A scanner is a wonderful tool. Every day, people all over the world post scanned documents online — everything from official government reports to obscure academic papers. These files usually contain images of text, rather than the text themselves.But all of these documents have one thing in common: someone somewhere thought they were they were valuable enough to share with the world.
In the past, scanned documents were rarely included in search results as we couldn’t be sure of their content. We had occasional clues from references to the document– so you might get a search result with a title but no snippet highlighting your query. Today, that changes. We are now able to perform OCR on any scanned documents that we find stored in Adobe’s PDF format. This Optical Character Recognition (OCR) technology lets us convert a picture (of a thousand words) into a thousand words — words that can be searched and indexed, so that these valuable documents are more easily found. This is a small but important step forward in our mission of making all the world’s information accessible and useful.
While we’ve indexed documents saved as PDFs for some time now, scanned documents are a lot more difficult for a computer to read. Scanning is the reverse of printing. Printing turns digital words into text on paper, while scanning makes a digital picture of the physical paper (and text) so you can store and view it on a computer. The scanned picture of the text is not quite the same as the original digital words, however — it is a picture of the printed words. Often you can see telltale signs: the ring of a coffee cup, ink smudges, or even fold creases in the pages.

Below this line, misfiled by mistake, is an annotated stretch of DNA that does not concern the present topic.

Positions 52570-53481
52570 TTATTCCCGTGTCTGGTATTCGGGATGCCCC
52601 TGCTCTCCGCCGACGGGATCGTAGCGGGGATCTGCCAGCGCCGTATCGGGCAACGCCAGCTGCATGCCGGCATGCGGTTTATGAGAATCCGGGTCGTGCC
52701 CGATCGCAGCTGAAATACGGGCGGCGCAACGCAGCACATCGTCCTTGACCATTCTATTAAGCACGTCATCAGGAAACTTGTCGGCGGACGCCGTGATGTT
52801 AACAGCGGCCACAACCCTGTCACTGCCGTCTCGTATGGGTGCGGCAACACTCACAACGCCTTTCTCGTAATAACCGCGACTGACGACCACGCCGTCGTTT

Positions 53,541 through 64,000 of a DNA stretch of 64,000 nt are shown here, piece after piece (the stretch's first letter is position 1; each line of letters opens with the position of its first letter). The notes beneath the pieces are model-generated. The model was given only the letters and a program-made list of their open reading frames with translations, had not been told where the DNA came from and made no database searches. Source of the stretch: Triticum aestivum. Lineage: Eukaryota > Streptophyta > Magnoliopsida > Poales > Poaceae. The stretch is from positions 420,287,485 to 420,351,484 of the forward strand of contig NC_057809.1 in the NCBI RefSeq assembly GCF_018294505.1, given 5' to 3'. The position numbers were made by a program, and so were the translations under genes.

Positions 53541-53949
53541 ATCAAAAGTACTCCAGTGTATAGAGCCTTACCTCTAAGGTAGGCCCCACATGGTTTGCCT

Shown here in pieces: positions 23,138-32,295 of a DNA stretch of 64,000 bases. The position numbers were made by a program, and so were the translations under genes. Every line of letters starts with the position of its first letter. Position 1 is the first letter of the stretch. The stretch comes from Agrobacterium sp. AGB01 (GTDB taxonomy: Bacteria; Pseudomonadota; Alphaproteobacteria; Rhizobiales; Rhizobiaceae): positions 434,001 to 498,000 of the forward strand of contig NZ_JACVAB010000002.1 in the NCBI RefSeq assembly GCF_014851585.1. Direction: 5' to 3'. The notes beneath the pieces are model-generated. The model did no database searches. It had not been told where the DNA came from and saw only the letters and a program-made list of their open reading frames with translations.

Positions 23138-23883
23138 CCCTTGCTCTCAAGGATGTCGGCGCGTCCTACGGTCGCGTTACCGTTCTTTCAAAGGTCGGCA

To people reading these documents, the distinction between words and pictures of words makes little difference, but for a computer the picture is almost unintelligible. Consider a circle. Should it be read it as a zero, the letter ‘O’, just a circle, or the ring from my coffee cup? People learn to answer this kind of question very quickly, but for the computer it is a painstaking and error-prone process.
Source: Google Enterprise